It’s a known fact that sulfur and sulfur oxide emissions can cause air pollution in the environment, and this is one of the things you learn from your maritime courses in the Philippines. For this reason, the International Maritime Organization’s (IMO) Global Sulfur Cap was established to combat such pollution. The Maritime Industry Authority (MARINA) is now calling for the strict compliance of ship operators to the IMO 2020 Global Sulfur Cap as the regulation begins to take effect at the start of the new year.
Part of the proper adherence to this regulation is to reduce sulfur in ship’s fuels from 3.50% to 0.50% as stated by Annex VI of the MARPOL (maritime pollution) Convention. All Philippine-owned ships both in and out of the country are required to comply with this order and look for alternative and renewable energy sources as a means to effectively implement the Global Sulfur Cap in our country.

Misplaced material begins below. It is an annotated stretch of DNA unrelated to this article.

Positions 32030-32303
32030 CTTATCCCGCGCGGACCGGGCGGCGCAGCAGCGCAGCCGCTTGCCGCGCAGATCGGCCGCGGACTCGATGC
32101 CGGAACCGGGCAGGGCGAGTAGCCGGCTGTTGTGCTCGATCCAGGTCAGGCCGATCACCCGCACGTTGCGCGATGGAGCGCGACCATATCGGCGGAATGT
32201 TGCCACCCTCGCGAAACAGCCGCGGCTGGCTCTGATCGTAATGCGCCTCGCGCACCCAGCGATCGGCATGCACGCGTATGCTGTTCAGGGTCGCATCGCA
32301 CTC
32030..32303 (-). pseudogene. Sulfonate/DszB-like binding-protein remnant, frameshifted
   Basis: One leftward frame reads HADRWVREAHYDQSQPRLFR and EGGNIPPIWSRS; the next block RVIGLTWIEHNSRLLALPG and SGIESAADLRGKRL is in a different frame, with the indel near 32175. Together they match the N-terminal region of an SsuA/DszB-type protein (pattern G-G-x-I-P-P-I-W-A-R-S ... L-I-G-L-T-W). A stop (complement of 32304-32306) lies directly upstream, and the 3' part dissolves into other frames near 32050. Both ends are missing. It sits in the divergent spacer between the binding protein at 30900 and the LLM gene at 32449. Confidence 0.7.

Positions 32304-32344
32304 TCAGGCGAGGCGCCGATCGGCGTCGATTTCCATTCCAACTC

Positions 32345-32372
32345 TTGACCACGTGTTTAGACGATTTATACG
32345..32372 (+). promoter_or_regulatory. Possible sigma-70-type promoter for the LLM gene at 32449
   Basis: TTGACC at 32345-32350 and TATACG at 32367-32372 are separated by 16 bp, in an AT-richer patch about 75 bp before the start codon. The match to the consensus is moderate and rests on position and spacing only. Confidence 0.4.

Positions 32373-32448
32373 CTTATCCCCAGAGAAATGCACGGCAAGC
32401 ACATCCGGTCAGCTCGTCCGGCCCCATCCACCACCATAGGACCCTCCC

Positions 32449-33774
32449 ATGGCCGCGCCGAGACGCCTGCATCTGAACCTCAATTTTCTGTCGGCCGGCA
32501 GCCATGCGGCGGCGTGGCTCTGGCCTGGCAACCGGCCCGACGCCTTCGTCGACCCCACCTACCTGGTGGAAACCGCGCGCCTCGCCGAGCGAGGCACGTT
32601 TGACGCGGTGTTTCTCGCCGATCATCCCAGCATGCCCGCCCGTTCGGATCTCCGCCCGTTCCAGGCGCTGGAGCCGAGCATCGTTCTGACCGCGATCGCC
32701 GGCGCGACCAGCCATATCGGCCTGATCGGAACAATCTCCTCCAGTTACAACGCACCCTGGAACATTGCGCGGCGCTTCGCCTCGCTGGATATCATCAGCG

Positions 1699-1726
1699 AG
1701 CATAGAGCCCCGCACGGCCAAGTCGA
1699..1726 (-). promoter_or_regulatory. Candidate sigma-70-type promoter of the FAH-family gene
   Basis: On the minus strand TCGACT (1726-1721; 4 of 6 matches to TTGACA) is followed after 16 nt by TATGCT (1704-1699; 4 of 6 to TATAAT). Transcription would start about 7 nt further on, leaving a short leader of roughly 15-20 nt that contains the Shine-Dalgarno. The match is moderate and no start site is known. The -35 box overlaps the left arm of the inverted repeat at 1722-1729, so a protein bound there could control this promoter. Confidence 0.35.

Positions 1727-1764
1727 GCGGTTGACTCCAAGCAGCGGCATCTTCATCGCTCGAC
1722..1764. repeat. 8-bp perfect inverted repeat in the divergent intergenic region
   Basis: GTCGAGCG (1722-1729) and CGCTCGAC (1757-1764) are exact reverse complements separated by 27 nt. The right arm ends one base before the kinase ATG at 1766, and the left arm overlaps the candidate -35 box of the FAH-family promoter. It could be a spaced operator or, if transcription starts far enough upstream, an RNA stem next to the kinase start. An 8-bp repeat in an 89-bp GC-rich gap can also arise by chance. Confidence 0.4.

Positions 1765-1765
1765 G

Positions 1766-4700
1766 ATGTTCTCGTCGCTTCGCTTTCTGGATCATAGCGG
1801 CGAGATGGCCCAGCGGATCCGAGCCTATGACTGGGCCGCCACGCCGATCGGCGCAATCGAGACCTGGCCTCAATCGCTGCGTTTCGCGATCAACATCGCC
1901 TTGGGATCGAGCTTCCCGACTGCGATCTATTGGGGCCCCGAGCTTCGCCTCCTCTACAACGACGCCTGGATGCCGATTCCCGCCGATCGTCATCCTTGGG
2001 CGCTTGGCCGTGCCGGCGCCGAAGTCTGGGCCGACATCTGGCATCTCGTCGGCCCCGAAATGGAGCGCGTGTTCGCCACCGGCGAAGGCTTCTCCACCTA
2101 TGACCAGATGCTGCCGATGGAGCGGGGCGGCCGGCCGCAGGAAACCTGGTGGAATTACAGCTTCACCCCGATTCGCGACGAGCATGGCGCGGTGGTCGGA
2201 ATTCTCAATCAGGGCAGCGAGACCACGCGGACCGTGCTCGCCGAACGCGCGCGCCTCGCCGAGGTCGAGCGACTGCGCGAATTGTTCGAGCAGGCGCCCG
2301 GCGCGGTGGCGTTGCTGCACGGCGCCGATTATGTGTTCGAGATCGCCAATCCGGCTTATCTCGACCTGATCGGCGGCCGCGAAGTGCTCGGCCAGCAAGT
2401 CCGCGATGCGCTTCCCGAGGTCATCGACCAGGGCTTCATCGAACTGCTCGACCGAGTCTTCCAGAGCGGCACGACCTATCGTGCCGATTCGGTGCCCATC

That being said, this plan of action still faces challenges despite its good intentions. The main issues in this regulation being carried out are the cost and availability of fuel sources that meet the guidelines set by the Global Sulfur Cap. To address this, MARINA is in constant contact with ship owners, stakeholders, and government entities – among them the Department of Energy (DOE). Aside from that, MARINA is also looking to verify the current demand for fuel by holding a survey among shipping companies in the country.
With all these measures in place, MARINA aims to ensure the execution of the Global Sulfur Cap this 2020 goes off without a hitch. In the meantime, the agency is also exerting effort to address maritime pollution in general by partnering with DOE, the Department of Environment and Natural Resources (DENR), and the Department of Science and Technology (DOST).